Skin Biopsy for Diffuse Dermatologic Disease in Cats & Dogs

Elizabeth R. Drake, DVM, DACVD, University of Tennessee

ArticleLast Updated June 20234 min read
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Knowing which diseases are best diagnosed via skin biopsy may aid in selection of cases that should be submitted for pathology. Careful clinical description of dermatologic lesions (eg, erythematous and alopecic lesions, crusted lesions, pustular or papular eruptions) from multiple parts of the body, a clear and concise patient history, and a brief differential diagnosis list can help increase the likelihood of diagnostic success. In addition, submission of samples to a veterinary pathologist adept at dermatohistopathology can enhance results, as these specialists are accustomed to reviewing skin biopsies and have greater awareness of newly reported diseases.


Case Selection 

Skin biopsy samples submitted for histopathology are most reliable for diagnosing neoplasia, immune-mediated and autoimmune diseases, some alopecic disorders, and deep infections (eg, fungal and mycobacterial diseases). Histopathology is not sensitive or specific for diagnosing allergy or endocrine diseases, which are common; skin biopsy for these types of suspected lesions is therefore not regularly used in the clinic (Table). 

Table: Diseases Best Diagnosed via Skin Biopsy

Differential Diagnoses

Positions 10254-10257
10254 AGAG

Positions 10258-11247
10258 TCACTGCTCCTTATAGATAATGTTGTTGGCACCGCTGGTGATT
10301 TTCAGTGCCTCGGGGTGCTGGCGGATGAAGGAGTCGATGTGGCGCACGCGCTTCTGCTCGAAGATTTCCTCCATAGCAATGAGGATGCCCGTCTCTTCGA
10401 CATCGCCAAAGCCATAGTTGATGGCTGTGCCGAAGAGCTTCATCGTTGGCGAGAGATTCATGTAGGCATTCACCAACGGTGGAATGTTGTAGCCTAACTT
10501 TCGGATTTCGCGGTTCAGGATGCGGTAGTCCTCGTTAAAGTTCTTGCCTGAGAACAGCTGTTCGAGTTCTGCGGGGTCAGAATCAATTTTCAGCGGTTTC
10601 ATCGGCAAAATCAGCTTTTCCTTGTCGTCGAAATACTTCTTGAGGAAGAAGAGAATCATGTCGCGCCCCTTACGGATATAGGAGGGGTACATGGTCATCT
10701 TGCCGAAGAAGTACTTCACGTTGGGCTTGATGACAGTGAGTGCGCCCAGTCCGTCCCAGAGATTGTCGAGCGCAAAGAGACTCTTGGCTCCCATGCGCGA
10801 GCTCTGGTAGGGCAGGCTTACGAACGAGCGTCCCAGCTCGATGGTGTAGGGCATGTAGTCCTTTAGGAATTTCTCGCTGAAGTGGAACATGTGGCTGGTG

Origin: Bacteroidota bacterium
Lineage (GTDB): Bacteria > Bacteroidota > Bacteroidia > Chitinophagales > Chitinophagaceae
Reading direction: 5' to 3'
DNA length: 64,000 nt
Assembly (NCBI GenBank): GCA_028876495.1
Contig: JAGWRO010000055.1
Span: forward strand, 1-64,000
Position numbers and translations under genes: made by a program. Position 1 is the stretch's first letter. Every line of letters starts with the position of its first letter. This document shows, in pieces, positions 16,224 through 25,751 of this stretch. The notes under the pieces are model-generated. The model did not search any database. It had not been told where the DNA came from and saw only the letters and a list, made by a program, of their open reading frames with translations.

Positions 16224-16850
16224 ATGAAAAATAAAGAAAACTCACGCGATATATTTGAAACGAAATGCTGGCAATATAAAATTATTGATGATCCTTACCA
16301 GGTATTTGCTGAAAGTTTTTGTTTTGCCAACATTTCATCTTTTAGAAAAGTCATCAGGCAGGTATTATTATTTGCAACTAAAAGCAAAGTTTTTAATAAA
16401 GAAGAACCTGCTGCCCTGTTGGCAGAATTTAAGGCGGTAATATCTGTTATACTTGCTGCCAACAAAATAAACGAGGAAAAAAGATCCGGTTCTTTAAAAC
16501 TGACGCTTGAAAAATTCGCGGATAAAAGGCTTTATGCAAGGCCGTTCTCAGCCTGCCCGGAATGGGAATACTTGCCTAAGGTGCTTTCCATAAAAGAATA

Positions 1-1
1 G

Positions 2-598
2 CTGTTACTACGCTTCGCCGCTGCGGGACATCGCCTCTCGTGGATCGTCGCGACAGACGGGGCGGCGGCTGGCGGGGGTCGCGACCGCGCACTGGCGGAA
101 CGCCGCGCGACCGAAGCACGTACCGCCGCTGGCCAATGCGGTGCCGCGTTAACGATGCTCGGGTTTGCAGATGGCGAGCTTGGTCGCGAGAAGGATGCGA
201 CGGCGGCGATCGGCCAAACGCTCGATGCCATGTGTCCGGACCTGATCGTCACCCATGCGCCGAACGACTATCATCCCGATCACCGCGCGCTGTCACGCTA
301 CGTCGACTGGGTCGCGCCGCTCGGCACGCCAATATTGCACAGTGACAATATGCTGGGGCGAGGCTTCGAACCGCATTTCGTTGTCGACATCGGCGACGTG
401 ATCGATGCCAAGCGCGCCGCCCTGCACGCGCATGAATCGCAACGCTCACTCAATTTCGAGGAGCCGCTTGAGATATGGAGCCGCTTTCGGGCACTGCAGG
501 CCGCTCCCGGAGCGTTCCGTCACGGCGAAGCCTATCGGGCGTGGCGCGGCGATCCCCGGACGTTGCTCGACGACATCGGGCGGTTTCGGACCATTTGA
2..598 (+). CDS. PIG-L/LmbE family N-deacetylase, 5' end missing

Primary/Secondary Lesions 

Samples  

Features  

Autoimmune disease

Crusts 

Crusts, pustules 

Subcorneal pustules with neutrophils and acantholytic cells 

Infectious, sterile inflammatory, and neoplastic disease 

Nodules, draining tracts 

Deep sample to include panniculus (requires collection of adipose tissue)  

Panniculitis (subcutaneous fat is target of disease process) 

Drug reactions, pemphigus vulgaris, blistering skin diseases, cutaneous lymphoma 

Ulcers, erosions 

Vesicle (if present), ulcerated lesion with and without diseased epidermis 

Cleft formation, apoptotic keratinocytes, necrosis 

Color dilution alopecia, follicular dysplasia, hair cycling disorders (eg, alopecia X, cyclic flank alopecia)  

Alopecia 

Alopecic lesion, comedones (if present), pigmented and nonpigmented areas (if present) 

Follicular atrophy, pigment clumping 


Step-by-Step: Skin Biopsy for Diffuse Dermatologic Disease

Step 1: Sedate the Patient (Optional)

In fractious or painful patients, administer a sedative to ensure comfort and help the patient remain still for collection of high-quality samples.

Step 2: Select the Lesions

Identify and use a permanent marker to mark lesions of interest with 4 framing dots before performing a local block to ensure anesthetized areas are selected.

Step 3: Administer Local Anesthesia

Dilute 2% lidocaine with sterile water in a 1:1 ratio. Locally infuse the subcutaneous tissue directly below the area to be sampled until a small bleb is formed (the maximum amount to safely administer is based on patient body weight).  

Author Insight 

A small amount of sodium bicarbonate may be added to buffer the lidocaine and minimize stinging during injection. Caution should be used with small dogs and cats to avoid a toxic lidocaine dose (dogs, 10 mg/kg; cats, 5 mg/kg).